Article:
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When James Harden was asked if he felt like he was in the conversation for MVP by a reporter after the game, the already one-time MVP responded by saying, “I feel like I am the MVP.


The fact is that Harden is playing the best version of basketball in his life, and that is including his MVP season and a season in which he averaged 36.1 points per game.


If you listen to that entire clip, the thing that stands out the most is at the very end where Harden says:

“Games are different, and I take what the defense gives me. In the next game, we might get more lops than shots. Just play the right way and be efficient in doing that.”


Harden has adapted to how teams play him on defense, playing a different style each game. Compared to his time with the Houston Rockets, in which it was shot-first, isolation plays all season long, leading to his team’s suffering when it came to the playoffs.


He is only scoring 26 points per game but averages 11.2 assists, with 8.2 rebounds, and has the highest Effective Field Goal Percentage of his career at 55%.

Harden is doing everything on the court at an efficient level leading the NBA in assist. Harden has reached a new level of play because he is finally on a team that plays to every one of his skill sets.


As we all already know, the three-time scoring champ was a scoring champ for a reason. Harden can score with ease by drilling step-back threes that open up the driving lane because defenses are so scared that he will pull up in your face. Harden can toy with a defense till he finds the shot he wants to take and then drill it, or he will draw contact and work his way to the free-throw line. Now, this aspect of Harden’s game has kind of stayed the same since coming to the Brooklyn Nets, having a True Shooting Percentage of 62%, tying for the third-highest in his career, but his Effective Field Goal Percentage is the best it has ever been.

However, this impressive efficiency could be because he is averaging the fewest number of shots per game since the 2014-2015 season, at just 16.8 shots a game. This could be because Harden is playing with two players, Kevin Durant and Kyrie Irving, who are equally as talented as him on offense.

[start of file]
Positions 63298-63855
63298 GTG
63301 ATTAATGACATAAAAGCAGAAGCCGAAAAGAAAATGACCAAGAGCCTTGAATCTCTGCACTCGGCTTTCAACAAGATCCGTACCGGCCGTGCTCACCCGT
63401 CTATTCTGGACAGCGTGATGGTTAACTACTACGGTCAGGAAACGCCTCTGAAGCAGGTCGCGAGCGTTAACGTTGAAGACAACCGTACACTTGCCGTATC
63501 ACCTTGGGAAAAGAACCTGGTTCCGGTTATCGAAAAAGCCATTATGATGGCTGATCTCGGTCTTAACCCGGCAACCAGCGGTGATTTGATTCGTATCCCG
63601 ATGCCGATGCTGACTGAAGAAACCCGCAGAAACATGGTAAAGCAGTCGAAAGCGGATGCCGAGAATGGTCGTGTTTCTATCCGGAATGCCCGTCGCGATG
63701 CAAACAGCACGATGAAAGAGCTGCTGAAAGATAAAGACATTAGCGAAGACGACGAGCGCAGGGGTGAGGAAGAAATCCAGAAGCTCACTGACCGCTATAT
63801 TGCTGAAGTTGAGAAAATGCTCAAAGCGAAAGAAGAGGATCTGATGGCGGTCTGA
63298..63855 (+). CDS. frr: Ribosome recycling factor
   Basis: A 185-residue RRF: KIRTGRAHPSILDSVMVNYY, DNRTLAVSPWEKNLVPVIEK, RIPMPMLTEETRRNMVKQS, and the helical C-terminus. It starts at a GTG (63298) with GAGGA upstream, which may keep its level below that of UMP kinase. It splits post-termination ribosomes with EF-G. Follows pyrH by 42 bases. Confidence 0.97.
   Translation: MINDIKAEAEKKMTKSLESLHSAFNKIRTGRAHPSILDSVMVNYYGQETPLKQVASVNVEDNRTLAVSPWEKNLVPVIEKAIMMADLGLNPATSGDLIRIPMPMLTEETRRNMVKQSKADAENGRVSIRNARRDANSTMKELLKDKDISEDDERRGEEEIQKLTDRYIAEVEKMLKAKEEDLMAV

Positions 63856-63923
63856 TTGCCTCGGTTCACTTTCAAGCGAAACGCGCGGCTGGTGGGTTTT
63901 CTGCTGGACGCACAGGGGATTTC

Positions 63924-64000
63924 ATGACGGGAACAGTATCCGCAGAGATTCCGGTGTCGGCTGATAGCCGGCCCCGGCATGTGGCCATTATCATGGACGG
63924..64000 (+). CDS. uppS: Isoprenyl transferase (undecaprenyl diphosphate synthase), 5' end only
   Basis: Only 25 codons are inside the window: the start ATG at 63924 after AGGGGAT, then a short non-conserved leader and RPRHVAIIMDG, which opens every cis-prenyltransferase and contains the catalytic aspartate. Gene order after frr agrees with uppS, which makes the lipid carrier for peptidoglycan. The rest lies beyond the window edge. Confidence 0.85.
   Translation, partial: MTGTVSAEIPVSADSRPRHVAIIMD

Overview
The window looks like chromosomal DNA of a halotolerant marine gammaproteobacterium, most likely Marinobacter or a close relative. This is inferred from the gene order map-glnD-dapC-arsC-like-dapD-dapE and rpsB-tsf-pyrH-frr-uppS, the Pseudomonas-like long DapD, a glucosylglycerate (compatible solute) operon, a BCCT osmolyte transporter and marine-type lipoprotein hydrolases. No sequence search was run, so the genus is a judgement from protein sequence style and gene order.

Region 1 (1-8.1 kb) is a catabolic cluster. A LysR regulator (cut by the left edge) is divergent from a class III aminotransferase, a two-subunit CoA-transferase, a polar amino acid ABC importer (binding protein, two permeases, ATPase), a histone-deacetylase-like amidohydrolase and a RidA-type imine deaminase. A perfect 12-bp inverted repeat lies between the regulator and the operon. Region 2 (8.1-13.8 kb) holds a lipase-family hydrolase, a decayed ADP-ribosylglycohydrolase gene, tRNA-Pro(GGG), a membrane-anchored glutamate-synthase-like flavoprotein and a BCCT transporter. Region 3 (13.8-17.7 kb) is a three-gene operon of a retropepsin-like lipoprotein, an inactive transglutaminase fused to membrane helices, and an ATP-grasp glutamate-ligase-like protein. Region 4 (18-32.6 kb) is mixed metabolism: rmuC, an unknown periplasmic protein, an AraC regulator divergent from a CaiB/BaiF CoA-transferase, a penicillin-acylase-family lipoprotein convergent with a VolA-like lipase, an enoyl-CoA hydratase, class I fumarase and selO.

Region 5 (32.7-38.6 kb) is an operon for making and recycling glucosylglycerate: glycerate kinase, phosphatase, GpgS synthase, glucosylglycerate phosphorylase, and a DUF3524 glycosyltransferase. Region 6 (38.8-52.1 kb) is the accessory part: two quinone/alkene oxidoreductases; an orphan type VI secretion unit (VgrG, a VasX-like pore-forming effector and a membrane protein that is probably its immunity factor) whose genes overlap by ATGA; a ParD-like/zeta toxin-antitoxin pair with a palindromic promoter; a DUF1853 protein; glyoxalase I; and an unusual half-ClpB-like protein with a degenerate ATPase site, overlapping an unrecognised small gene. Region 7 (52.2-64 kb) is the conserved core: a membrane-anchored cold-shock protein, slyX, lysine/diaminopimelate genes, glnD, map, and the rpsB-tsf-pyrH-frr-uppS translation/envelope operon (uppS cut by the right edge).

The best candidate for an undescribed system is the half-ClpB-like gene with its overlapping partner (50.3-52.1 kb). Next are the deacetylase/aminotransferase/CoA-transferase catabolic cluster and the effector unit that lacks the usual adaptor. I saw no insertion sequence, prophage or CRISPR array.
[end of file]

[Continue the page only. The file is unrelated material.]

Still, also, he has transitioned into a point guard, focusing first on making plays for others, and that has been the aspect that has opened his game up to a whole different level.


Harden’s passing and basketball IQ is what has unlocked him into playing the best basketball of his career. Now Harden, since the 2014-2015 season, has averaged at least or more than seven assists per game, which is already pretty high. He even led the league in assist in the 2016-2017 season averaging 11.2. This season Harden is once again averaging 11.2 assists and 11.4 in his 32 games with the Nets. Based on his stats, he has stayed around the same as a passer, but the quality of passing and the way he gets his assists are different this season. In his last few seasons with the Houston Rockets, many of Harden’s assists came off him creating for himself, such as driving and drawing a double team and passing it out to a shooter in the corner or a lop pass, too an open big.

Now, those assists are still there every game, Harden draws so much attention to himself when he drives, and Bruce Brown, Joe Harris, Jeff Green, DeAndre Jordan, and Nicolas Claxton have all benefited from open three or open lops at the rim. The new thing that Harden has been able to do is to stand at the top of the key and pick out open passing lanes without even taking a dribble, and that is something new in his game. Harden will take the ball at the top of the key, then wait for Harris, Durant, or Irving to run off a screen for an easy jumper, or find Brown, Green, Jordan, Claxton, and now Blake Griffin for open layups, who run off the screens they are setting.


A lot of this is because Harden is just on a better team that unlocks this new play style.

Unlike in Houston, the Nets players are all decent off-ball, and Harden’s teammates no longer stand around waiting for him to make a move. On top of that, Nets Head Coach Steve Nash is one of the best passers in NBA history and is undoubtedly sharing some of his knowledge with Harden. Harden is officially thinking past first and consistently moves and passes before the defense can even realize what is happening.

Harden has shown to be extremely valuable to the Nets and has unlocked a new level that the team would not have reached without him. Along with Durant and Irving constantly missing games this season, that has led to Harden being the main guy in most games, and it does serve as a plus for Harden in the MVP race.


The fact remains that before Harden was traded to the Nets, the team was on its way to being one of the best offensive teams in NBA history, and Harden makes it probably the best, and how much will MVP voters value that?
Does Harden raise the Nets ceiling so much that he surpasses Nikola Jokic, Giannis Antetokounmpo, Joel Embiid, or Damian Lillard, who elevate their teams to a different level?

Featured Image: Getty Images
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